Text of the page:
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Today's Stichomancy for Clive Barker

The first excerpt represents the element of Air. It speaks of mental influences and the process of thought, and is drawn from Thuvia, Maid of Mars by Edgar Rice Burroughs:

and there, marching bravely in the sunlight, they saw advancing toward them a great army of bowmen.

"Ah!" exclaimed Thuvia. "They have returned through another gate, or perchance these be the troops that remained to defend the city?"

Again the fellow smiled his uncanny smile.

"There are no soldiers in Lothar," he said. "Look!"

Both Carthoris and Thuvia had turned toward him while he spoke, and now as they turned back again toward the advancing regiments their eyes went wide in astonishment, for the broad avenue before them was as deserted as the tomb.

"And those who marched out upon the hordes to-day?" whispered Carthoris.

Thuvia, Maid of Mars
The second excerpt represents the element of Fire. It speaks of emotional influences and base passions, and is drawn from Moran of the Lady Letty by Frank Norris:

smell of punk came to their nostrils. Forward, the coolies were already burning joss-sticks on the fo'castle head, kowtowing their foreheads to the deck.

Moran went forward and kicked them to their feet and hurled their joss-sticks into the sea.

"Feng shui! Feng shui!" they exclaimed with bated breaths. "The Feng shui no likee we."

Low in the east the horizon began to blacken against the sky. It was early morning. A watch was set, the Chinamen sent below, and until daybreak, when Charlie began to make a clattering of tins in the galley as he set about preparing breakfast, Wilbur paced the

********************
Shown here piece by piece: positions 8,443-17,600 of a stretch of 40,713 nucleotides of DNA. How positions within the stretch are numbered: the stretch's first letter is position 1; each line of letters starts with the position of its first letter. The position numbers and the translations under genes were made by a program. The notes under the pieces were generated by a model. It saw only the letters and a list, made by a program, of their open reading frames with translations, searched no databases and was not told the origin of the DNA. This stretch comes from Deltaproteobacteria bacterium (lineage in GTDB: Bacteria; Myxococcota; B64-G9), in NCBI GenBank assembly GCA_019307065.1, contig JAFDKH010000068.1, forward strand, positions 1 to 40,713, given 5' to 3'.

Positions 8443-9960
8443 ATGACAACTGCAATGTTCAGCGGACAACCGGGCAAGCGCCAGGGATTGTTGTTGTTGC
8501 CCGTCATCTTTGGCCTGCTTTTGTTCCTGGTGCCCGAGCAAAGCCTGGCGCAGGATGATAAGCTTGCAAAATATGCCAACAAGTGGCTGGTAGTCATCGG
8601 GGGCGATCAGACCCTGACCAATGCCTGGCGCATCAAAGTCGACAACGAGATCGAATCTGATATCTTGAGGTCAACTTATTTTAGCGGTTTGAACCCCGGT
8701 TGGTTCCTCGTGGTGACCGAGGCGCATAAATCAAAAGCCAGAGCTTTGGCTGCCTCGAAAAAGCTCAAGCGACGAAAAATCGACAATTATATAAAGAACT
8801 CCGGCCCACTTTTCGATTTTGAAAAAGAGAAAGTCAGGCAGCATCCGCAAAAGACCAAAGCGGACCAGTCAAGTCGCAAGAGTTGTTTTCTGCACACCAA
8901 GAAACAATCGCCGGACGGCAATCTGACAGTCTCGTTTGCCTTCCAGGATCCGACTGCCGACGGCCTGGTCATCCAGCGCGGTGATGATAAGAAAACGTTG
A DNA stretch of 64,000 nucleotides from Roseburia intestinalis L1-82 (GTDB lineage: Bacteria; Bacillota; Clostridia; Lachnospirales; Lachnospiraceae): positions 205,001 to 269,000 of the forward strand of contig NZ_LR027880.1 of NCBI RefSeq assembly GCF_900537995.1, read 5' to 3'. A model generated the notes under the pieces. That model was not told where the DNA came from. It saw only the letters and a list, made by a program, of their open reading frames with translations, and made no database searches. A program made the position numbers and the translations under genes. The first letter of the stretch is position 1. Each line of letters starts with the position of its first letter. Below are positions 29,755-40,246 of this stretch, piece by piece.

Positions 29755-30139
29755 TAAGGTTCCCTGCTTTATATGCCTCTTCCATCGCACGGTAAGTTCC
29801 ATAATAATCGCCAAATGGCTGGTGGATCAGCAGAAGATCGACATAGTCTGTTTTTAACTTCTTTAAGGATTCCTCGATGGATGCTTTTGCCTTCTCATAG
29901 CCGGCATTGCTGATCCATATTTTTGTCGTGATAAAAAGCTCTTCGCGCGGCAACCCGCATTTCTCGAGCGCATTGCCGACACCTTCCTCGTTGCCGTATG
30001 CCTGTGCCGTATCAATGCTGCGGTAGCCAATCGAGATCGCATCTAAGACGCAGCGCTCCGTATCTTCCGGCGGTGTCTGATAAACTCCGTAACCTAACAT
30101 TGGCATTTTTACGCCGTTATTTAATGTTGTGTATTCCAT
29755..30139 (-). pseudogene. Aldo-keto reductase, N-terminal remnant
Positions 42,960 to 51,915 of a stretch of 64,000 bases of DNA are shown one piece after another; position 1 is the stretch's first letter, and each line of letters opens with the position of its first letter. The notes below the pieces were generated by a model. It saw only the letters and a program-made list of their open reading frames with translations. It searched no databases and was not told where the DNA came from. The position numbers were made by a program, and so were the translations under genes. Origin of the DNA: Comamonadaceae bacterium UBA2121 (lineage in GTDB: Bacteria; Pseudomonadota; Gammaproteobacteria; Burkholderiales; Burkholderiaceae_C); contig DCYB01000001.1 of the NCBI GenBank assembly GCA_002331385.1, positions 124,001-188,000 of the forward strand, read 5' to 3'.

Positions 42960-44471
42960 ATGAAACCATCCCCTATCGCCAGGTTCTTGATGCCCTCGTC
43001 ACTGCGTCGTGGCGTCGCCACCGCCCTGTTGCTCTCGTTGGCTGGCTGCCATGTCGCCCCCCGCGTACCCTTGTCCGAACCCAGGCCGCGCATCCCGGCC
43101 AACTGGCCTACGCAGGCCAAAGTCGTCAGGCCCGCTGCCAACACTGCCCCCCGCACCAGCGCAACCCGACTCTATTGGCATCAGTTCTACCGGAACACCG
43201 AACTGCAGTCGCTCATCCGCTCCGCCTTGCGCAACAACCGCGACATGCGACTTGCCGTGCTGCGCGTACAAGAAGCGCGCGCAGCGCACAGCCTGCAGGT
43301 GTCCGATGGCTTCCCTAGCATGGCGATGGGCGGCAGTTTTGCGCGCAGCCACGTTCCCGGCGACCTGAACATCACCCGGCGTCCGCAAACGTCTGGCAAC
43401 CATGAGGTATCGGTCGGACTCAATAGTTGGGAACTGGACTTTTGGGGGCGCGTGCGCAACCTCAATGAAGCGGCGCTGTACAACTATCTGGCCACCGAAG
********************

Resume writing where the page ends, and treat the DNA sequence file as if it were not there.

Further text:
The third excerpt represents the element of Water. It speaks of pure spiritual influences and feelings of love, and is drawn from The Adventures of Huckleberry Finn by Mark Twain:

morning, he says:

"Huck, does you reck'n we gwyne to run acrost any mo' kings on dis trip?"

"No," I says, "I reckon not."

"Well," says he, "dat's all right, den. I doan' mine one er two kings, but dat's enough. Dis one's powerful drunk, en de duke ain' much better."

I found Jim had been trying to get him to talk French, so he could hear what it was like; but he said he had been in this country so long, and had so much trouble, he'd forgot it.

The Adventures of Huckleberry Finn
The fourth excerpt represents the element of Earth. It speaks of physical influences and the impact of the unseen on the visible world, and is drawn from The Duchess of Padua by Oscar Wilde:

Adjourn this court until another day?


Madam, you cannot stay a trial for blood.


I will not tarry then to hear this man Rail with rude tongue against our sacred person. Come, gentlemen.


My liege, You cannot leave this court until the prisoner Be purged or guilty of this dread offence.